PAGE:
Researchers need to be ‘curious and creative’
Weissman said he was “highly honored” to be asked to deliver the Harrington Lecture and be a part of the school’s 175th anniversary celebration.
“Medical schools are the foundation of basic science research in our country, so I am here to support all of basic science research,” he said.
Weissman said he is often asked what the most important attributes of a researcher are.
“My response is always that there is not a particular personality. You do not have to be an introvert. You do not have to be a particular type of person to be a researcher,” he said. “But I do believe that you have to be curious and you have to be creative. And you need a level of intelligence to be able to take the creativity and develop new things and figure out how to turn those into true therapeutics.”
Somewhat unexpectedly, Weissman also likened research to the arcade game of “whack-a-mole.”
“You’re bright enough and you are creative. What happens then is new ideas keep popping into your mind,” he said. “And the question is, what do you do with these new ideas? How do you decide which ideas are good and deserve to be followed up on? Science is a game of whack-a-mole. It’s finding the right project and hitting it.”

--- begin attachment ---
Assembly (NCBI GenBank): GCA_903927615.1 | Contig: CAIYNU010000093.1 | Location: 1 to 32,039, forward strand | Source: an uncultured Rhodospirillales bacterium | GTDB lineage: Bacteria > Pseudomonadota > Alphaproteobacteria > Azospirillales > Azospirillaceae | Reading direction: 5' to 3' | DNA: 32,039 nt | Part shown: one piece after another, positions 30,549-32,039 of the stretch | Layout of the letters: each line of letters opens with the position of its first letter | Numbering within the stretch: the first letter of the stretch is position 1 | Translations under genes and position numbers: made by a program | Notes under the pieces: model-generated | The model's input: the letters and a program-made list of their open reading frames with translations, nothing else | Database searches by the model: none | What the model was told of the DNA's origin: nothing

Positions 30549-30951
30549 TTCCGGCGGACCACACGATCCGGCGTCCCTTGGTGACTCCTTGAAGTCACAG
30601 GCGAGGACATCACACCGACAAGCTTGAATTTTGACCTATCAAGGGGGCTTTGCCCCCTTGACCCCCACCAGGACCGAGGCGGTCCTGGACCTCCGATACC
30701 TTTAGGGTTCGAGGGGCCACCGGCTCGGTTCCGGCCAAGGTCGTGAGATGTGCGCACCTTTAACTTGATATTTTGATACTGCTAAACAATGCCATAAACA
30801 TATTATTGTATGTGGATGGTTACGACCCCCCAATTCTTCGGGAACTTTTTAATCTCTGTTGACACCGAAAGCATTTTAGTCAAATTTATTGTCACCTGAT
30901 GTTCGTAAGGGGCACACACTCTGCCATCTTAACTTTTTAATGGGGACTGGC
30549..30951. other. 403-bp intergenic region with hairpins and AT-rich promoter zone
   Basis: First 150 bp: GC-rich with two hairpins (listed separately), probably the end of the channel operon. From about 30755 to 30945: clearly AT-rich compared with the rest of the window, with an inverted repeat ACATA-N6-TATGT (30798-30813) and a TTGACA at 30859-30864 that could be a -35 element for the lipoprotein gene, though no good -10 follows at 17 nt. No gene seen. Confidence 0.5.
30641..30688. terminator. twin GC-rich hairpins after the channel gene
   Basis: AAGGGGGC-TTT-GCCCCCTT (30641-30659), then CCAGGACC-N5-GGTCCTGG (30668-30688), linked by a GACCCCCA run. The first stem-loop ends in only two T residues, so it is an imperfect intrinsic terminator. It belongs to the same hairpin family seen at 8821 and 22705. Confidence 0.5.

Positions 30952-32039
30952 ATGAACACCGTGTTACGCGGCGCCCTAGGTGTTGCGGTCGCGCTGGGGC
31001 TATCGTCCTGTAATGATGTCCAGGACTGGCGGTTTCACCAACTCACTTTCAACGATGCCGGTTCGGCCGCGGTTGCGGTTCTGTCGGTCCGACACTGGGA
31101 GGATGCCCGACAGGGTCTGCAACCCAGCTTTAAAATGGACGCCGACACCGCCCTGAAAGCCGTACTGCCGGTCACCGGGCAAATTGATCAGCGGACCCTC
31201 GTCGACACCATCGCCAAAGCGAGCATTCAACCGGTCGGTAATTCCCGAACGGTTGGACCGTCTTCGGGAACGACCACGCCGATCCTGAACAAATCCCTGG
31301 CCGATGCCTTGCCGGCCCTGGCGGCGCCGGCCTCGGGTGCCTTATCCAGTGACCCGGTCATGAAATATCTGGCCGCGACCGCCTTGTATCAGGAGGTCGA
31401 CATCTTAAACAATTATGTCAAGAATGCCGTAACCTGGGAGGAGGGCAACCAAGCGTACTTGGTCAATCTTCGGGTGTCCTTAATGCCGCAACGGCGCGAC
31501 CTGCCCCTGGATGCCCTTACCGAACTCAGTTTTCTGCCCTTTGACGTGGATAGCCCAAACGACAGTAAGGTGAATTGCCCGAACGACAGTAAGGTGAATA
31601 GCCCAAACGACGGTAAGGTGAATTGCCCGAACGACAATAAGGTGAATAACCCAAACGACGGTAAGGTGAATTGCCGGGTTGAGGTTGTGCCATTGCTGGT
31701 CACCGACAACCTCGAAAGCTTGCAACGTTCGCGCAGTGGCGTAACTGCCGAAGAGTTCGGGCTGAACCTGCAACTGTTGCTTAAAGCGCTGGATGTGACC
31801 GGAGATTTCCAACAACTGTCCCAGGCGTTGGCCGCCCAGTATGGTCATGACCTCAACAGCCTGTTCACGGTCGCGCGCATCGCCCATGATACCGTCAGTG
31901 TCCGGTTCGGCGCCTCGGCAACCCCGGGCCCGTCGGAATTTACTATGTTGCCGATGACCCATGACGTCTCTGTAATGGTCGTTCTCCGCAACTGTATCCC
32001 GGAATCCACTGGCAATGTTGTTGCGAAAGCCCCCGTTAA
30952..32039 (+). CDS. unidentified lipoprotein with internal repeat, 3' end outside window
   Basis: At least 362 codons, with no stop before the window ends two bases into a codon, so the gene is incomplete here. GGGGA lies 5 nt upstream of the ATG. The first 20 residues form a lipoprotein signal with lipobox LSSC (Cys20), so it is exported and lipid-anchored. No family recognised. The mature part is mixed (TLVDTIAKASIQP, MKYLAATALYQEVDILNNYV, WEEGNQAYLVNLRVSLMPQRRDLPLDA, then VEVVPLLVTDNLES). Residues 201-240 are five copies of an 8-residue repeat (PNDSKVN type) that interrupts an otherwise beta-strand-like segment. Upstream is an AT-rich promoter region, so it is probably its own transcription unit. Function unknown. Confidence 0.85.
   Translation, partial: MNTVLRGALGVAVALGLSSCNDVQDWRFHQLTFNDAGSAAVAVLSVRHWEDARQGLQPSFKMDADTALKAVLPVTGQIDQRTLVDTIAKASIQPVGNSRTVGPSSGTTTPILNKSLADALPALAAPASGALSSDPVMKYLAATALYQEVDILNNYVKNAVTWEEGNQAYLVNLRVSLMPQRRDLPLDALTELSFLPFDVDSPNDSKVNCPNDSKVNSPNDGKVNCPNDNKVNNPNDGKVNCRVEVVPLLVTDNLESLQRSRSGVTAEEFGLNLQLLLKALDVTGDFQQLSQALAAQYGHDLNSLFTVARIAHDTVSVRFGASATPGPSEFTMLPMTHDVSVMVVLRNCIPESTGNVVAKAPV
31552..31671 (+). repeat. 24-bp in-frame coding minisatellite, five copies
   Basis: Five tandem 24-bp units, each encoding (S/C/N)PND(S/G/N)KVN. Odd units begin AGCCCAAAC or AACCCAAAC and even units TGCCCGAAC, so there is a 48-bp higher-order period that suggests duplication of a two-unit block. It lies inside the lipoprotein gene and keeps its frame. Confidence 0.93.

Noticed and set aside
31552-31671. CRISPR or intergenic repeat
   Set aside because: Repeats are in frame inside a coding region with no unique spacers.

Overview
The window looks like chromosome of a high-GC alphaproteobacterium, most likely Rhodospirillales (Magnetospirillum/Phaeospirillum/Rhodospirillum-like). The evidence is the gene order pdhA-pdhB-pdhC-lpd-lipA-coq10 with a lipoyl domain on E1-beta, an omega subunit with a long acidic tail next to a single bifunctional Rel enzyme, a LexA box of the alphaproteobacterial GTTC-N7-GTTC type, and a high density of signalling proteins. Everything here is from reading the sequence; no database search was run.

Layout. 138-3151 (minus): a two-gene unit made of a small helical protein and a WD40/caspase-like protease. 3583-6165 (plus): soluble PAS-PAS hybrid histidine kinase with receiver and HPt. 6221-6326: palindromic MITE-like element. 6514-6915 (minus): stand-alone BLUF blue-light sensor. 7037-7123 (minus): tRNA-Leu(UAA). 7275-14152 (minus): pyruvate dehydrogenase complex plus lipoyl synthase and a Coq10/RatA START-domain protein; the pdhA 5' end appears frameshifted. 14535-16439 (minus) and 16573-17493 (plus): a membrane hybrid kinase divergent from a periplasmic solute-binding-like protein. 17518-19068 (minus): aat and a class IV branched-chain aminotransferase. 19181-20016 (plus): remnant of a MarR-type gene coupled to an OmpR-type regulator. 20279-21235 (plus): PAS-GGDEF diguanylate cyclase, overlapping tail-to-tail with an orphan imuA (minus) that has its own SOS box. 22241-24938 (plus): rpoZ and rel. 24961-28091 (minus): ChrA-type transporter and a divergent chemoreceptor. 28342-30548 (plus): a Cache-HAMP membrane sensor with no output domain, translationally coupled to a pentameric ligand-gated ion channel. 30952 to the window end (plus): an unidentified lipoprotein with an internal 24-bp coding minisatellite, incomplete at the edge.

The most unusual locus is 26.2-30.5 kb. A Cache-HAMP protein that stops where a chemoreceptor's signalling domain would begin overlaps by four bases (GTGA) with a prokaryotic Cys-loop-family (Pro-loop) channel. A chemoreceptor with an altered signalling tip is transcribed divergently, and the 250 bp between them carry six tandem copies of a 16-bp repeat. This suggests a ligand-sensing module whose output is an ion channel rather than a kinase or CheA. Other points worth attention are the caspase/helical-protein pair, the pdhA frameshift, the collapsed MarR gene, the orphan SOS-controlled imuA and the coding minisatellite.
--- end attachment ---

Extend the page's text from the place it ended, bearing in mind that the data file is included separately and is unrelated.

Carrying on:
Collaboration, perseverance keys to success
Weissman went on to lay out the basic timeline on mRNA therapeutics.
“I always laugh because when I talk to lay audiences, I always hear comments like ‘oh, I am afraid of this vaccine because it was invented in 10 months.’ And I have to say ‘well, that is not exactly true.’ mRNA was discovered in 1961. The first time it was injected into an animal was 1990.”
Weissman said what followed was a lot of collaborative research efforts, including those of his with Karikó, which he said started around 1998.